National Library Hosts Memorial Evening for Zichy

The Memorial Evening for famous Hungarian artist Mihaly Zichy was held at the Georgian Parliament National Library and consisted of an exhibition of materials related to the artist kept at the National Library, as well as unique manuscripts kept at the National Manuscripts Center and illustrations for the ‘Knight in the Panther’s Skin.’

The only foreign artist to have illustrated the epic poem by Shota Rustaveli, Mihaly Zichy spent part of his life in Georgia and left a significant mark on the Georgian fine arts. Of the 34 pictures created by the painter, 27 were selected as illustrations to the poem.

Ambassador Extraordinary and Plenipotentiary of Hungary to Georgia, H.E: Sandor Szabo welcomed the guests, lording Zichy as a significant representative of the Hungarian romantic art of painting. Zichy was born at the beginning of the 19th century to a noble Hungarian family in Zala, western Hungary. After school his parents sent him to Budapest for legal studies, but being so talented in art, he gave preference to classes in painting in Vienna. Zichy travelled, lived and worked in Russia, Hungary and France through different periods of his life.

According to Ambassador Szabo, when the painter arrived in Tbilisi, preparations for a new edition of the ‘Knight in the Panther’s Skin’ were in full swing. Zichy was asked by the Georgian elite to illustrate Rustaveli’s epic poem, which he was ready to do with pleasure. He donated the full set of 34 pictures to the people of Georgia for free. Readers of the ‘Knight in the Panther’s Skin’ even today look with interest at the name ‘Zichy’, written by the artist in Georgian letters in the corners of his illustrations.

Among the illustrations on display was Zichy’s handwritten appreciation, in which he expresses his sympathy and cordial devotion to the nation of Georgia.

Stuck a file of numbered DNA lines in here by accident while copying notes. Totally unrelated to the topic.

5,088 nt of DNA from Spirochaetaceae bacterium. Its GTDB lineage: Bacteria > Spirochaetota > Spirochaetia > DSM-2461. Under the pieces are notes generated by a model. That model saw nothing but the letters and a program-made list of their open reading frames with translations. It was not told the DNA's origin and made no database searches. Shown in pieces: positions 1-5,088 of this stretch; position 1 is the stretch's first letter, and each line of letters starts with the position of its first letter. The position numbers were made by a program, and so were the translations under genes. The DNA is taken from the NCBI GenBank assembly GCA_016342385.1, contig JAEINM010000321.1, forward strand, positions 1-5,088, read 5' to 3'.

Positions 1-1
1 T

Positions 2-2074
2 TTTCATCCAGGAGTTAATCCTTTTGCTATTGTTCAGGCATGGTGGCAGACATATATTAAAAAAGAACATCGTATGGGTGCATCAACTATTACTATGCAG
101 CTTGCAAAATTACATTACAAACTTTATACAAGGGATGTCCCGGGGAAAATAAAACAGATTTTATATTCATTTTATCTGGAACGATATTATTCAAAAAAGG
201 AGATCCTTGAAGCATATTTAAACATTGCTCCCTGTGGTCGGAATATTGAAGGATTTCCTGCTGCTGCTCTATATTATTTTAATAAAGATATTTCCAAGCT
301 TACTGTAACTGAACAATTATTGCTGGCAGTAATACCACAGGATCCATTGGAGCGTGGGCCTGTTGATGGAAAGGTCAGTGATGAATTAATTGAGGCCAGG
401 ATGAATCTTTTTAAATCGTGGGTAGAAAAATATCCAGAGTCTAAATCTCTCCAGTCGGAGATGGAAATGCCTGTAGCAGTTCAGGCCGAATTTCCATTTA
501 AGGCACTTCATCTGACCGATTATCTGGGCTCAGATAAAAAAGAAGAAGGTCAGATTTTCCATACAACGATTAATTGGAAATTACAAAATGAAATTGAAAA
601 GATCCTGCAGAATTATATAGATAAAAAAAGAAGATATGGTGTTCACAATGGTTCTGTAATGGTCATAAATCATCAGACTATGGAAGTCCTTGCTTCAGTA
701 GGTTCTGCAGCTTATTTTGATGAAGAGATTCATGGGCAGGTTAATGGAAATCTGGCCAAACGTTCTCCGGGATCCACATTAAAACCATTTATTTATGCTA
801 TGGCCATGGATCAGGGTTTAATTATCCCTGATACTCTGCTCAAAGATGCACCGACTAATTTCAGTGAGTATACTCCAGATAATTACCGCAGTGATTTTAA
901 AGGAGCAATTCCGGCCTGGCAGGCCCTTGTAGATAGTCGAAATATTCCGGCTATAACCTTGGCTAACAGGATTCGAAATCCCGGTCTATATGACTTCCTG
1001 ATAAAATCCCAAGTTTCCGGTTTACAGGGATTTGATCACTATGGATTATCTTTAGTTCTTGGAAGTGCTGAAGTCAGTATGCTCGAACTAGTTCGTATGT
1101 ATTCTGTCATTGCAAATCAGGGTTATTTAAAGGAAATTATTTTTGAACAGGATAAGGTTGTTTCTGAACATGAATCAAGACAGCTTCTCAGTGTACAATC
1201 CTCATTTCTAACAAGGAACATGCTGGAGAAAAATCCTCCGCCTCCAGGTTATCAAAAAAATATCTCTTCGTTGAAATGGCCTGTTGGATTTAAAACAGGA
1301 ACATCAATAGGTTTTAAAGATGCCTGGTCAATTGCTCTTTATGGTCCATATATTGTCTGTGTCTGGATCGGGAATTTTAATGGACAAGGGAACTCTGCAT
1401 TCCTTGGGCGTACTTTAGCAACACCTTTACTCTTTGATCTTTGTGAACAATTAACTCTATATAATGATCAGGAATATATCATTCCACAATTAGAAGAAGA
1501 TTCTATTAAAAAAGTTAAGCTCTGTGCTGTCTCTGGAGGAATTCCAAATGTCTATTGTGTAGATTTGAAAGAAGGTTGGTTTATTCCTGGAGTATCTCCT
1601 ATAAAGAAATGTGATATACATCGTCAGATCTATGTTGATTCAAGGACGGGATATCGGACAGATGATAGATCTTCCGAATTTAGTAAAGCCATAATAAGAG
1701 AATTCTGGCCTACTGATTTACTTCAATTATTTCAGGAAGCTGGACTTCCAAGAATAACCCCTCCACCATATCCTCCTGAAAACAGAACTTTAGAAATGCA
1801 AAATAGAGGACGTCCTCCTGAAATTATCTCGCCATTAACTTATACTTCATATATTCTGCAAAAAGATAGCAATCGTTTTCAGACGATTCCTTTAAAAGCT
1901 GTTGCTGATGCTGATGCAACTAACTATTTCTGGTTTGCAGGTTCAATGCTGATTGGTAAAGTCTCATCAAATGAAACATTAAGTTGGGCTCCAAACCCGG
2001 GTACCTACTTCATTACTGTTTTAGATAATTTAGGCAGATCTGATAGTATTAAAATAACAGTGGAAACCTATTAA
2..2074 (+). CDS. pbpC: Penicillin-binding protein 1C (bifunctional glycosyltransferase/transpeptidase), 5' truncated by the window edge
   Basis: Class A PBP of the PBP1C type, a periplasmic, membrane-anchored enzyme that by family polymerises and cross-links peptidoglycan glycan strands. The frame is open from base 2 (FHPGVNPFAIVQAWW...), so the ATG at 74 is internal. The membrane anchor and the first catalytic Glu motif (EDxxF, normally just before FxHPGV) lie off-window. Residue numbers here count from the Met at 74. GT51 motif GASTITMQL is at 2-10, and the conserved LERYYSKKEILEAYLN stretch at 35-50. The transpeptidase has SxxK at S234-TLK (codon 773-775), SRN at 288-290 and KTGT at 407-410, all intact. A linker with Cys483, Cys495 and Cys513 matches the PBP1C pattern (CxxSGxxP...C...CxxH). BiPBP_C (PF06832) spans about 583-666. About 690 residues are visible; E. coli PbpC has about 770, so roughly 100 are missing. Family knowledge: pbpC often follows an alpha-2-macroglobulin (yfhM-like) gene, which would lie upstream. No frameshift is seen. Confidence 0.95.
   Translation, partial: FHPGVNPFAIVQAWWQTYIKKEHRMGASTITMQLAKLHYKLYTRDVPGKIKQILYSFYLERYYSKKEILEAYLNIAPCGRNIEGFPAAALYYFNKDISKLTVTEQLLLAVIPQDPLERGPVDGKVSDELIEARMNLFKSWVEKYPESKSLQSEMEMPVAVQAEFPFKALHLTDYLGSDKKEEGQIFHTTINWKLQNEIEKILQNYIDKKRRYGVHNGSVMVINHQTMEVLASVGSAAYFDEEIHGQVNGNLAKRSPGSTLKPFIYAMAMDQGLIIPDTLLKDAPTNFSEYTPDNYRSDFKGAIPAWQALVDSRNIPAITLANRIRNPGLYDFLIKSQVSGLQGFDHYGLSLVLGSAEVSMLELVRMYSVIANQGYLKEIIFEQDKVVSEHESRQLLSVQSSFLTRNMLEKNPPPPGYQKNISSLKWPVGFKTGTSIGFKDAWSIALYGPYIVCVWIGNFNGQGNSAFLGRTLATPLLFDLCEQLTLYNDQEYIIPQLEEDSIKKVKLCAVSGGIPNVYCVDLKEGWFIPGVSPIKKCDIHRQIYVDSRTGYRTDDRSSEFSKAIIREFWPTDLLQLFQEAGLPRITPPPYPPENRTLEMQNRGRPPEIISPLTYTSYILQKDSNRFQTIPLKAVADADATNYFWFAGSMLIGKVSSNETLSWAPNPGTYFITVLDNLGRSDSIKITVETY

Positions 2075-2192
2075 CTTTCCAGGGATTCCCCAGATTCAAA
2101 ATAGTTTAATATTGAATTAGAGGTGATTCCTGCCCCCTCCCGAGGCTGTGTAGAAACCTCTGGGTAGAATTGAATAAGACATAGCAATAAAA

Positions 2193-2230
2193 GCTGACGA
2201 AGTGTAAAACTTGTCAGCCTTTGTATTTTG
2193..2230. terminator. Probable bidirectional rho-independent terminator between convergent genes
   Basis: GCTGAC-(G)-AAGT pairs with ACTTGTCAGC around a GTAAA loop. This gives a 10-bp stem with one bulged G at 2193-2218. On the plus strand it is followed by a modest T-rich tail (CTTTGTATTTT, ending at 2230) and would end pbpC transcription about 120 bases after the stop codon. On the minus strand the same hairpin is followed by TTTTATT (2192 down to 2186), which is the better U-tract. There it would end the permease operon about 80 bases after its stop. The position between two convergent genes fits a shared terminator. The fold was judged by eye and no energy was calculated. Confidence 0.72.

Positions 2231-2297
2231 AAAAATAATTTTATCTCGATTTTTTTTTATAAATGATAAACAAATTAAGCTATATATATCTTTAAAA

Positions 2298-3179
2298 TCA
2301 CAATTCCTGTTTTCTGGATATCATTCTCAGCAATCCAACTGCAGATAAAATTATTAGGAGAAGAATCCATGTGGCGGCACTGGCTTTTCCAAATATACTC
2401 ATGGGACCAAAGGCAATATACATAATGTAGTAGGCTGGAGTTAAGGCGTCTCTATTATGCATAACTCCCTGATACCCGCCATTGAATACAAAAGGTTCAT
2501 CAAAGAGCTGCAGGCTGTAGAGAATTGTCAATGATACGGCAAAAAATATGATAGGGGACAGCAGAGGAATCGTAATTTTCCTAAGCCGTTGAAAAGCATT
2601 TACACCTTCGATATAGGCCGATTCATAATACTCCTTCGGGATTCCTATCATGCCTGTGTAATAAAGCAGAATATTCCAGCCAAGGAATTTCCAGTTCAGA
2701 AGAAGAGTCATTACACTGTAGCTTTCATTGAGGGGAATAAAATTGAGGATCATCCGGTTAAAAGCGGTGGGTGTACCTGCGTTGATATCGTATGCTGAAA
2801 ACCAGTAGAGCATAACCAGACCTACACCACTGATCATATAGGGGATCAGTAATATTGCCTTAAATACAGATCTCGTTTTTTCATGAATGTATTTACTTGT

Ambassador Szabo reminded those present that ‘Knight in the Panther’s Skin’ has been translated into 52 languages. “It was translated into some languages more than once. This was the case with the Hungarian translations as well: the first was made by Béla Vikáron on Zichy’s recommendation and published in 1917, the second by Sándor Weöres, famous Hungarian poet and author, published in 1954. One of the best Russian language editions also contained illustrations by Zichy. Today, monuments of Mihály Zichy in Tbilisi and Shota Rustaveli in Budapest are the symbol of the recognition of the cultural heritage they left to us. They also symbolize the friendship of our two nations,” the Ambassador noted, ending his speech by thanking all the parties involved in preparing the event.

Chairman of Georgian Parliament, Mr. David Usupashvili, was also in attendance at the event. “Each of us here, when learning to read and write, and for the first time opening the ‘Knight in the Panther’s Skin,’ would first look through the illustrations, committing the heroes to memory. Zichy is the person who laid the path for us to Rustaveli, to the ‘Knight in the Panther’s Skin.’ Generations were raised and will be raised on this poem illustrated by Zichy.

So, his merit in our culture, our society is unique and particular.

Rustaveli and Zichy- two great persons, representatives of our nations and our countries, unite us and reveal our friendship from the best angle. I would like to have more such important evenings as we Georgians and Georgia have much in common with Europe.”

Levan Taktakishvili, Director of the Librarian Resources Department of the Georgian Parliamentary National Library, host of the event, said: “Our library keeps a full collection of reproductions by Mihaly Zichy. Within the project ‘Pirosmani,’ we intend to digitalize all our collections, including Zichy, and to make a virtual museum.”

Maka Lomadze

17 March 2016 19:24